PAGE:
By Karin Gelschsus
Having to explain to your significant other why you’re $12,000 poorer than when you last left the house is never fun.
Whether it’s a brand new motorcycle or a leather jacket, the guilty feeling one gets after leaving a store with a bigger hole in their pocket than they anticipated is not good for the consumer or the dealership.
That feeling of having spent too much money rarely, if ever, happens in Waldoch Sports, a powersports and power equipment dealership in Forest Lake, Minn. Honesty, integrity and being up front with their customers are significant reasons why the dealership’s Yamaha CSI score is 95.5 in sales and 96.5 in service out of 100.
“We made a conscious decision not to add-on stuff so someone doesn’t leave and think, ‘Boy I just spent more than I wanted to,’” said Barb Waldoch, co-owner of the dealership. “We don’t try to sell them something they don’t need or want. It happens all the time at other places. We have a good reputation. It’s worked.”
The inevitable problems will occur, and when they happen, John Waldoch, co-owner, says they need to be addressed right away.
“We’re not fighting over who’s going to deal with them,” he said. “We find out what (the problem) is and what we need to do to make it right. Everyone is on that open page of what we can do to fix it. They don’t have to go check with someone else.”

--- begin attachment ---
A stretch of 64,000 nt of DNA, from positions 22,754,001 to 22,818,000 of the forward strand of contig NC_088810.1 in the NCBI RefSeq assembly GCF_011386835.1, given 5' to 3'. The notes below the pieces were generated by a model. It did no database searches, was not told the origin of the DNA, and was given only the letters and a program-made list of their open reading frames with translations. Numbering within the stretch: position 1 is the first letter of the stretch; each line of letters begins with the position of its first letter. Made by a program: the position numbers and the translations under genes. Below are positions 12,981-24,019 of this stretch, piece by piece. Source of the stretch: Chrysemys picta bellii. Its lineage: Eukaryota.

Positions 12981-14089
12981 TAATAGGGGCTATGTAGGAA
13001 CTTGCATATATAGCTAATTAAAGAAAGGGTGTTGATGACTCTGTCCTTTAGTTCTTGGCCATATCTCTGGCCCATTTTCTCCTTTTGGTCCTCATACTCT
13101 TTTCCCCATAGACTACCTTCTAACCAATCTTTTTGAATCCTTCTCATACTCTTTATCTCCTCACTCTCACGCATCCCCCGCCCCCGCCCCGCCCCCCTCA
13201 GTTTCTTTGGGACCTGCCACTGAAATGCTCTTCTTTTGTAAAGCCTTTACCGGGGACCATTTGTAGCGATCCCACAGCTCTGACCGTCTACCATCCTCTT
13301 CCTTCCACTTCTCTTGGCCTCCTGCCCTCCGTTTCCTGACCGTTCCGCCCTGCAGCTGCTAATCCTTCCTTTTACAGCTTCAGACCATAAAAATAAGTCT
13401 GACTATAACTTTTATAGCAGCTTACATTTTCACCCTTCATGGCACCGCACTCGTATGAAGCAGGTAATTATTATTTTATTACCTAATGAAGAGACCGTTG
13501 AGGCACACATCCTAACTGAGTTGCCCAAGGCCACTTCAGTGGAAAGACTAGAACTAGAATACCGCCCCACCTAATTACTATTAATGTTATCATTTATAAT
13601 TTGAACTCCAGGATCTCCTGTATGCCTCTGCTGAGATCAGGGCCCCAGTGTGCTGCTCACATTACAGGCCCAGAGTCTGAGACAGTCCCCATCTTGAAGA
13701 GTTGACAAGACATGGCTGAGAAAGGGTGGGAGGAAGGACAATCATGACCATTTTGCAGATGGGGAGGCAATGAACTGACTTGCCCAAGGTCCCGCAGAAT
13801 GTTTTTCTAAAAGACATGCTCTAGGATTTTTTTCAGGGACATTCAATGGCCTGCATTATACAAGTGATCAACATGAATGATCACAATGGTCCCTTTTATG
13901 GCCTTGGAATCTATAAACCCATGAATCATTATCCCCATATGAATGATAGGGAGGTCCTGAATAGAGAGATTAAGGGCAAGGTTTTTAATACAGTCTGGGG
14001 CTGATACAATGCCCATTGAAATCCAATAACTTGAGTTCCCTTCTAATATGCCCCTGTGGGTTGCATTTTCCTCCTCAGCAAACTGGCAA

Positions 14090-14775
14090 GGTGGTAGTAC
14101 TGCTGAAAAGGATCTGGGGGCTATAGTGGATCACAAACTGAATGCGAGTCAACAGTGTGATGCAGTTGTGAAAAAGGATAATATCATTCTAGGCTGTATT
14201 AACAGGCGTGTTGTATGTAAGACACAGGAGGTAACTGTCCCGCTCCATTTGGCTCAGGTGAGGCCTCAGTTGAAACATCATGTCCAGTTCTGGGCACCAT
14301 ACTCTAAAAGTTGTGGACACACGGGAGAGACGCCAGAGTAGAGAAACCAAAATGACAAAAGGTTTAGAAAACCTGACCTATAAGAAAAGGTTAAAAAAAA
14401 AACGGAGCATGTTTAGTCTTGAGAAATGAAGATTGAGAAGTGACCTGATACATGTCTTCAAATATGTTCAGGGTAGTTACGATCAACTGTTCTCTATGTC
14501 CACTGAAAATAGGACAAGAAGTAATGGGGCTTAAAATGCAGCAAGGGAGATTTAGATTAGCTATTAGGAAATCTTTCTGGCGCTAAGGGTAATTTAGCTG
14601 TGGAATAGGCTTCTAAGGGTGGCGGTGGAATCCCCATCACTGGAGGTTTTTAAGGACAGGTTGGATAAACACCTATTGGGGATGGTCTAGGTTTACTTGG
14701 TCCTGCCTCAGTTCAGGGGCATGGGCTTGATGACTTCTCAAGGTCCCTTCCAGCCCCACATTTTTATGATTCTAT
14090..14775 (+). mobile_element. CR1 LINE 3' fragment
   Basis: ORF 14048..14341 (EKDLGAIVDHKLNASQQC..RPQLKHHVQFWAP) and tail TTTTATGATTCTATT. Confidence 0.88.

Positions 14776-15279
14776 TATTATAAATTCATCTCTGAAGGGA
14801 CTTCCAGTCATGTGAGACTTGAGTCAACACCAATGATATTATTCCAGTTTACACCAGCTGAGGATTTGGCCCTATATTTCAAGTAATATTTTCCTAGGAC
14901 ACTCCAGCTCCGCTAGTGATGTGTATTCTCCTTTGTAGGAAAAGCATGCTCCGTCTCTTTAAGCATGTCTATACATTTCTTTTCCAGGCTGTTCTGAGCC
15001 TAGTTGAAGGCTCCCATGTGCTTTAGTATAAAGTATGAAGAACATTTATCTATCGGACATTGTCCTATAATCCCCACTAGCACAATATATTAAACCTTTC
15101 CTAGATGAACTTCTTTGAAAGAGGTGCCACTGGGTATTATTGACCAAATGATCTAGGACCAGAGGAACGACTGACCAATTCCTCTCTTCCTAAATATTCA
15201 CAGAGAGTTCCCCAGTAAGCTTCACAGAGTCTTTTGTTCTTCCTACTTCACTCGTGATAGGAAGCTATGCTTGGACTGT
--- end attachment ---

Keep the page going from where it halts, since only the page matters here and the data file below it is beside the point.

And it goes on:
All employees must be on the same team to make the business successful. John Waldoch says they meet weekly to go over the happenings at the dealership.
“Then the whole group is in the loop,” he said. “We’re on the same team. No ragging on other employees. A lot of that is my attitude. It rubs off on them.”
If a customer hears anything negative among the employees, Barb Waldoch says it makes them feel less confident in the dealership. The same goes with other dealerships.
“You don’t have to rag on another dealership,” said John Waldoch. “You don’t need to spread the negativity. You don’t ever add to that.”
A key to Waldoch Sports’ high customer ratings is its relationship with its OEMs. John Waldoch says Yamaha and John Deere are easy to work with in terms of solving problems.
“If the customer comes in with a problem, whether it is or isn’t a problem, we need to do something to make it right,” he said. “Yamaha and John Deere are our only lines because they’re on the same page as us.”
Being on the same page is critical in pleasing customers. John Waldoch says they instill in their mechanics to be on the same page as the customers.
“There were some carburator issues,” he said of a recent issue. “That guy just spent $12,000 two and half months ago, and he’s starting to complain it’s not running.
“We get down to the customer’s level and in their way of thinking.”
It helps to keep the customer in the know as well, says John Waldoch. After a vehicle is purchased, someone at the store goes over the vehicle information and service needs thoroughly.
“If a guy comes back for a 500-mile check and he’s mad at the service department because no one told him there was a charge for that,” said John Waldoch, “that’s a big thing. If you go through everything, he may not remember how much it was going to cost him, but at least he knows it’s not free.”
Barb Waldoch added, “(Customer service) is the basic things a business owner knows he should be doing. It’s being detailed and following through.”